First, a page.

As an exercise to introduce logic models, we recently spent time during class creating a logic model for this course based on the language on the NEC website. I'll share my personal attempt:
Mission: "This course offers participants both the conceptual and practical knowledge necessary to initiate a successful community-based artistic residency. Participants also gain a network of similarly inspired colleagues."
Theory of change: If a musician gains knowledge and skills to initiate his/her own community-based residency, then that musician will feel more artistically satisfied and develop a sustainable lifestyle that also brings great benefits to his/her community.
Current conditions: Independent professional musicians--including music school alumni--need support to create artistically satisfying and financial sustainable community-based initiatives.
Inputs: Instructor, curriculum, guest presenters/practitioners, web-based resource library.
Activities: 24 two-hour sessions (including presentations of work in December and April), individual consultations with instructor, readings and other homework assignments.
Outputs: 20 musicians who have a "holistic understanding of the nuances of creating a sustainable community-based artistic initiative" and a network of colleagues engaged in related endeavors.
Outcomes: 20 musicians experience greater artistic satisfaction and financial sustainability through their community-based activities. Some of them launch and/or grow new community-based initiatives.
Impact: An ever-growing network of musicians are finding artistic satisfaction and financial sustainability through community-based work. Many communities are experiencing the benefits of hosting so many encounters with artists and the engaging experiences that they provide through art.
"To transform the lives of people in our community through affordable education programs and vibrant performances that generate a mutual love of music shared and enjoyed by performers, students, and audiences alike."
In this example of a new organization's mission statement created for this course, it is interesting to point out the choice of the word "transform." A safer word choice would be "improve" or even "enrich." But those words don't make you sit up a little taller in your chair, do they?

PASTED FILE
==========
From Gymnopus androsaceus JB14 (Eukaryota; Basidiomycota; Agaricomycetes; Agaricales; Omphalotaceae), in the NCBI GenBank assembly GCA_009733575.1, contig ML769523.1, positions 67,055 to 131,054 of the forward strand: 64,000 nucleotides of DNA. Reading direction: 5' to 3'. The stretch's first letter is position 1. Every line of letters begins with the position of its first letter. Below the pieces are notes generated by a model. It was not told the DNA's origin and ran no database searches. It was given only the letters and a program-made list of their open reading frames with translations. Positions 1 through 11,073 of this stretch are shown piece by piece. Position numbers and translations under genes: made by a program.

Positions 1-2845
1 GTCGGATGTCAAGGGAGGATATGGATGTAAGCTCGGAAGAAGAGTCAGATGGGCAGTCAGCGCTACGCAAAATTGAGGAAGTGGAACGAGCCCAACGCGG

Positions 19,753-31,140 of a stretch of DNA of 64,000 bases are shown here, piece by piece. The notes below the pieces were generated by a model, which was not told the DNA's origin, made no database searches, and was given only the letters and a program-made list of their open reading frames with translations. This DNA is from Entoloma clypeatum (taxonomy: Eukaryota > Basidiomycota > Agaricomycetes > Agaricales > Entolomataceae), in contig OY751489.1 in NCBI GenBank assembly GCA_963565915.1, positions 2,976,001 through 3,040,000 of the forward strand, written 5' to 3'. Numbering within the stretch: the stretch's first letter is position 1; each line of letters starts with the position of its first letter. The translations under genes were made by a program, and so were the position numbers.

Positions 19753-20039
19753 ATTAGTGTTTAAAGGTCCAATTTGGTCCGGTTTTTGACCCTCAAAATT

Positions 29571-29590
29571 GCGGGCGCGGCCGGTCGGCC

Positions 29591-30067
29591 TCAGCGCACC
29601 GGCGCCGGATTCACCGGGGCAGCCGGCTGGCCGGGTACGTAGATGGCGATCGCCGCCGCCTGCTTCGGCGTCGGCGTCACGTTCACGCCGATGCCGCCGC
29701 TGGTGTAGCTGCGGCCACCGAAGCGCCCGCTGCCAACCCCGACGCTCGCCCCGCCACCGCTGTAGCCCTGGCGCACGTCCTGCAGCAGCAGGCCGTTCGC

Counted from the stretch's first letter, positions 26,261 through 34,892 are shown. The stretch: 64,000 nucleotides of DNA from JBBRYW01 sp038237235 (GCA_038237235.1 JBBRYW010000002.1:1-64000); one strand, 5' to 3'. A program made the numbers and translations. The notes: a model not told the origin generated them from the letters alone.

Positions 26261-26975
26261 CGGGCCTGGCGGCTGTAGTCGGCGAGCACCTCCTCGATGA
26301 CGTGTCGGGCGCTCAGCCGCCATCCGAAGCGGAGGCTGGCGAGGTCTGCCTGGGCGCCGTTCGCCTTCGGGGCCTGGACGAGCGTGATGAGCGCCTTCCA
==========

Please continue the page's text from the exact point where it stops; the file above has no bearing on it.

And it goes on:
I appreciate the boldness of the word choice. However, in 2015, sophisticated funders are very likely to expect you to provide evidence that the organization's mission is being accomplished. If you claim to be about transforming lives, you'll be asked to measure and document that transformation. What does transforming a life look like? How do show evidence of transformation? This is where evaluation enters the picture: from the very beginning, it is essential to figure out if you will be able to measure the outcomes of your efforts. (More about this in an upcoming post about logic models.)
Additionally, I want to draw attention to the inclusion of the musicians themselves among the intended beneficiaries mentioned in the mission of this organization. "Performers, students, and audiences alike" resonates with me because of my long association with Community MusicWorks, and the mission that founder Sebastian Ruth codified in 1999: "To create a cohesive urban community through music education and performance that transforms the lives of children, families, and musicians."
As Sebastian described it, "the most surprising piece... of our mission statement for many is the fact that our work is intended to be transformative for musicians as well. This is not the traditional approach to “outreach,” in which students are transported out of their neighborhoods to view a new art form. This is about musicians working as part of a community, making their art form relevant and interesting to their fellow community members. And in this process of translation, the musicians themselves (and their music) are transformed and deepened by the interaction with the community."